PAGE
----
The laminate material 30 may be formed by fibers bundled together in parallel arrays and combined together in layers 36. Each layer 36 has bundles of fibers stacked at different angles from each adjacent layer 36. The visual characteristics vary with the angle of the fibers so that the programmable means 25 is capable of receiving calibrated values of angles associated with the visual characteristics and comparing the visual characteristic values 26 with the calibrated values to determine the angle of the fibers in each of the layers 36. The programmable means 25 is also capable of receiving input information about the desired angles of the fibers in each of the layers 36 and further capable of comparing the visually determined angle with the information input about the desired angle. The programmable means 25 is capable of comparing the scanned information with information input about the desired content and thickness of each layer 36, and further capable of outputting the comparative information in real time. The comparative information is output for use in a quality system for manufacturing the laminate material 30.
In practice, laminated materials which may be those made of carbon fibers have fibers laid down in layers at different angles and bound together. It is very important that each layer of carbon fibers or other type of fibers being used is exactly the right thickness and the fibers are at the exact correct angle, so that the laminated material will have the desired characteristics of strength or heat resistance or other properties for the intended use. Each piece of the laminated material is checked to make sure is made correctly.
The method for determining the characteristics of laminate material 30 comprises a first step of securing a sample piece of laminate material 30 in a holder 21, which is capable of supporting the sample piece of laminate material 30 so that an edge of the sample piece of laminate material 30 reveals a clearly visible view of the laminated layers 36 of the material 30. The holder 21 has a sample piece support surface 22 of known thickness (A), which is visible adjacent to the edge of the sample piece of laminate material 30 showing the laminated layers 36 of the material 30.
The method for determining the characteristics of laminate material also comprises a second step of scanning the edge of the sample piece of laminate material 30 with a visual scanning means 24. The visual scanning means is capable of viewing the edge of the piece of laminate material 30 and the sample piece support 22 of known thickness (A) through a glass plate 23 and scanning an electronic image of the laminated layers 36 of the material 30 and the sample piece support 22. The electronic image comprises an array of pixels that may be counted to determine layer thickness compared with the number of pixels in the sample piece holder 22 of known thickness A and the pixels have different visual characteristics dependent upon the content and fiber orientation of each of the layers 36.
The method for determining the characteristics of laminate material 30 further comprises a third step of inputting the electronic visual image into a programmable means 25 for automatically receiving and analyzing the electronic image. The system 20 uses the programmable means 25 for differentiating between the different visual characteristics thereby determining the layer 36 configuration, counting the number of pixels 19 in a line across each of the different layers 36 and comparing the number of pixels 19 with the number of 19 in the sample piece support 22 of known thickness (A) thereby determining the thickness of each layer 36. The system 20 then compares the scanned information with information input about the desired content and thickness of each layer 36, and outputs the comparative information in real time. Comparing the visual characteristics comprises comparing gray scale or color values 26, as shown in the bar graph 28 in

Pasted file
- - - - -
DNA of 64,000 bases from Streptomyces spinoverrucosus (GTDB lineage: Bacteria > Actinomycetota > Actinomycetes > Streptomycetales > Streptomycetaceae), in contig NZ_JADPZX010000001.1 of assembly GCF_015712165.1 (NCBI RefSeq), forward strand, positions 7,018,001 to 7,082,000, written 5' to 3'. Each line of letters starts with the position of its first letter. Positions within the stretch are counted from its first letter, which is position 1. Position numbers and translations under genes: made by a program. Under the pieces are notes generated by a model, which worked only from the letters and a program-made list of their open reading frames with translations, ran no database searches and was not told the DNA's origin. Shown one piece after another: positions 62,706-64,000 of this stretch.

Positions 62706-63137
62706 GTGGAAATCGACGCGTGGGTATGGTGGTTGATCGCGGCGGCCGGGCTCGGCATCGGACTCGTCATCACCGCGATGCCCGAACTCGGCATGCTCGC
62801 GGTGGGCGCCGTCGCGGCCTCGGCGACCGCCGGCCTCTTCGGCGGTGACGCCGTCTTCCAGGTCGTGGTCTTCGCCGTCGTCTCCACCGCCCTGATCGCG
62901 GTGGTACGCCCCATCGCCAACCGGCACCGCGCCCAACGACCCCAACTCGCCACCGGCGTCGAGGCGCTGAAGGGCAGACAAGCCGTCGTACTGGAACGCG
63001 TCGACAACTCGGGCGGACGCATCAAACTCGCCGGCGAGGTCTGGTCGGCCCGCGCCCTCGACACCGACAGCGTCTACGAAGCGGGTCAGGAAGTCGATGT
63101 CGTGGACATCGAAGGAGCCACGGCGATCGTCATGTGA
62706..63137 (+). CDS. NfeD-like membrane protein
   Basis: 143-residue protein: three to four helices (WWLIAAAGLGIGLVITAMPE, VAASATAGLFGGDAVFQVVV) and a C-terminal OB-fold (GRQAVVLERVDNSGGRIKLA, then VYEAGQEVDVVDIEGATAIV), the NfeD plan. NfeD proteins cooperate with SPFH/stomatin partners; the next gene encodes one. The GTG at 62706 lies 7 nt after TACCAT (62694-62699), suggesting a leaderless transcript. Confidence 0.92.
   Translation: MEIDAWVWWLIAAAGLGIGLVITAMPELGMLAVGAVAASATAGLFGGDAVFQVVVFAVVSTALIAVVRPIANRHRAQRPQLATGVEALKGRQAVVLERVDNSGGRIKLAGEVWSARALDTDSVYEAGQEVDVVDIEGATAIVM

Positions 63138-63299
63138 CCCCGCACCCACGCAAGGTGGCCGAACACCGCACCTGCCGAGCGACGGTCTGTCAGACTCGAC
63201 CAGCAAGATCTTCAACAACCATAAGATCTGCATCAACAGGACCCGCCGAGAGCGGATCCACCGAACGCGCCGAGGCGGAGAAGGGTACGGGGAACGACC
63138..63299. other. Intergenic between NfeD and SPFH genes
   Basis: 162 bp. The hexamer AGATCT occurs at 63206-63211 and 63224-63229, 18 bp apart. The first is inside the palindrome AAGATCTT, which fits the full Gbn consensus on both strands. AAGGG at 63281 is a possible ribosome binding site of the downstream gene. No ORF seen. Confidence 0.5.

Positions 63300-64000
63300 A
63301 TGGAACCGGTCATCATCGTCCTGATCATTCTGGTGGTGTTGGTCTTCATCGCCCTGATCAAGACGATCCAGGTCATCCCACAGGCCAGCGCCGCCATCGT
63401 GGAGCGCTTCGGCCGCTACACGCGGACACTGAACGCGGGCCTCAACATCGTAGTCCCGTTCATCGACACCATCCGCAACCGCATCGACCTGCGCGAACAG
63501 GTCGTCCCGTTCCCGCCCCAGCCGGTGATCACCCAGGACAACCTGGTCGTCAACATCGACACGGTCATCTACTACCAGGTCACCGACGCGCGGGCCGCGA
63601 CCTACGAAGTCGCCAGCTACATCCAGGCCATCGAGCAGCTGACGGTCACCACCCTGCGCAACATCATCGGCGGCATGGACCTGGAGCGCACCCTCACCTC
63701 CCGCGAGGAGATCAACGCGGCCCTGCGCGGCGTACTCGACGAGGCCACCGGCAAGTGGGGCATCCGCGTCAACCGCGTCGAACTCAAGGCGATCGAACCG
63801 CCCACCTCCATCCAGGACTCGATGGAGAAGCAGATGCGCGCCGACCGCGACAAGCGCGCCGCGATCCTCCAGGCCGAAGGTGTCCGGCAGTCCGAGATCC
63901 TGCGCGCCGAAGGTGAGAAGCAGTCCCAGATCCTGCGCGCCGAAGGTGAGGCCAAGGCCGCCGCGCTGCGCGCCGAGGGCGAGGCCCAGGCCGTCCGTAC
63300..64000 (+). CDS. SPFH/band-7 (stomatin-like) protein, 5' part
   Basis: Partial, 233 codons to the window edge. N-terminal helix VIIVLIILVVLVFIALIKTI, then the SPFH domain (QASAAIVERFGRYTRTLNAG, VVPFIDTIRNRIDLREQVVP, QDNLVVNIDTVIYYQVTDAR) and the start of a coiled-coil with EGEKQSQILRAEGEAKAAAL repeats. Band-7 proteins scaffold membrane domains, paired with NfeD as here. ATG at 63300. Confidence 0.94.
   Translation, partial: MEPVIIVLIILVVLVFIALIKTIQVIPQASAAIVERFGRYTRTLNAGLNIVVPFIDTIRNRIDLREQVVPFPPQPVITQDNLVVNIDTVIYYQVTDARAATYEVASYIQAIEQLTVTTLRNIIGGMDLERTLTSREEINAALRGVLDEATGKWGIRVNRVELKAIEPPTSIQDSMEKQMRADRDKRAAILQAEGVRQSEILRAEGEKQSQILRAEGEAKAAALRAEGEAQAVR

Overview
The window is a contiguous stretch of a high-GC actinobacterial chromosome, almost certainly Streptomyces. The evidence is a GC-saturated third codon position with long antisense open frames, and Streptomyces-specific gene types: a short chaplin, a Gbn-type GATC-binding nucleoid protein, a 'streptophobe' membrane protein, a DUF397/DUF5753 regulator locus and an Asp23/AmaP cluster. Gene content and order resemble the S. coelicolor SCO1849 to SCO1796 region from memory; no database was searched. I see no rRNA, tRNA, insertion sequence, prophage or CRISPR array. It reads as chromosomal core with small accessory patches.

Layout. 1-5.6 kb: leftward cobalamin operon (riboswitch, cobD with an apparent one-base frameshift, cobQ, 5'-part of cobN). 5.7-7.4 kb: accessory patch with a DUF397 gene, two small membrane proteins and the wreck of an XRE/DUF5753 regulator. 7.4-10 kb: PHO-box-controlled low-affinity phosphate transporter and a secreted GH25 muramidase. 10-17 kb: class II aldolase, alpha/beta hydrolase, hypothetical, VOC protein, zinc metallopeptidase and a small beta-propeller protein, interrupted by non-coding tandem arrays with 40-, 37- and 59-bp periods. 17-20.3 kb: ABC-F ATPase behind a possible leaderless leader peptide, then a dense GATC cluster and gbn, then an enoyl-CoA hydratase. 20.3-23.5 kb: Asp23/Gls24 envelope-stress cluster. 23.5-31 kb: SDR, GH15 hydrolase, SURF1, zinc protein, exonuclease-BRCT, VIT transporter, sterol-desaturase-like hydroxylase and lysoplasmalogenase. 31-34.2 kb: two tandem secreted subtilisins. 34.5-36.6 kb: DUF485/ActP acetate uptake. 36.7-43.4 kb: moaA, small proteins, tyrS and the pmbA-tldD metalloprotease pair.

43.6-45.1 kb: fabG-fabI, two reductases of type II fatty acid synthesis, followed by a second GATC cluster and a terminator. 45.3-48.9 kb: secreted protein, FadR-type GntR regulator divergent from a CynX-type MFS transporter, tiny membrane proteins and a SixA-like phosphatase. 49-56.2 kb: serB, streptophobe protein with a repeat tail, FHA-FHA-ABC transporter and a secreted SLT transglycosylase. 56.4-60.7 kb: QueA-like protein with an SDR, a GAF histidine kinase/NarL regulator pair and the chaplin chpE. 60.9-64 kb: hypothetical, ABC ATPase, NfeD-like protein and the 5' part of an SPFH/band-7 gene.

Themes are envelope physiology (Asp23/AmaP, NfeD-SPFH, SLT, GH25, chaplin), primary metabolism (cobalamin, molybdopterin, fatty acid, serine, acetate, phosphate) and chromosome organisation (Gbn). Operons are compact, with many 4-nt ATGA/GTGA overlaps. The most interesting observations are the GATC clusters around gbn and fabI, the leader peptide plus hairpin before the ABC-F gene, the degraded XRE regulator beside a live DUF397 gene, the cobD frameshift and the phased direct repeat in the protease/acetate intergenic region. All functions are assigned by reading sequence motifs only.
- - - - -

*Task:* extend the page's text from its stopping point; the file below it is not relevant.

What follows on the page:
The third step may also be used to determine angles of carbon fibers that are layered in the laminate 30. The laminate material 30 is formed by fibers bundled and bound together with a binder material in parallel arrays and combined together in fiber material layers 36. Each fiber material layer 36 has bundles of fibers stacked at different angles from each adjacent fiber material layer 36. The visual characteristics vary with the angle of the fibers so that the method further comprises using the programmable means 25 for receiving calibrated values of angles associated with the visual characteristic values 26 and comparing the visual characteristics with the calibrated values to determine the angle of the fibers in each of the layers 36. The method also comprises receiving input information about the desired angles of the fibers in each of the layers 36 and comparing the visually determined angle with the information input about the desired angle. If the layers 36 are not as thick as they are supposed to be or have fibers at different angles than what is required, that information is immediately made available to the manufacturing line. The manufacturing line can then alter the manufacturing process to correct the thickness or angles of the fibers for the layers 36 which are incorrect.
While the example illustrated referred to a fiber composite laminate, it is understood that the preceding description is given merely by way of illustration and not in limitation of the invention and that various modifications may be made thereto without departing from the spirit of the invention as claimed including the application to other laminate material, including metal laminates, brazed parts, welded parts, sandwich parts to determine layer thickness and layer properties such as fiber content, matrix content, density, void content, and other desired properties related to quality control for real time feedback to manufacturing and archiving for future reference, in particular for the determination of the thickness of each ply, and of the physical properties and of the stacking order and the fiber orientation of a fiber reinforced laminate, and the thickness of each ply of metal and sandwich laminates as well as bonded, welded and brazed joints.
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|U.S. Classification||382/141, 428/113, 156/264, 428/218, 156/64, 264/241, 264/258, 382/143|
|International Classification||G06K9/00, G01N21/88|
|Cooperative Classification||Y10T428/24124, Y10T428/24992, Y10T156/1075, G01N2021/8472, G01N21/8851|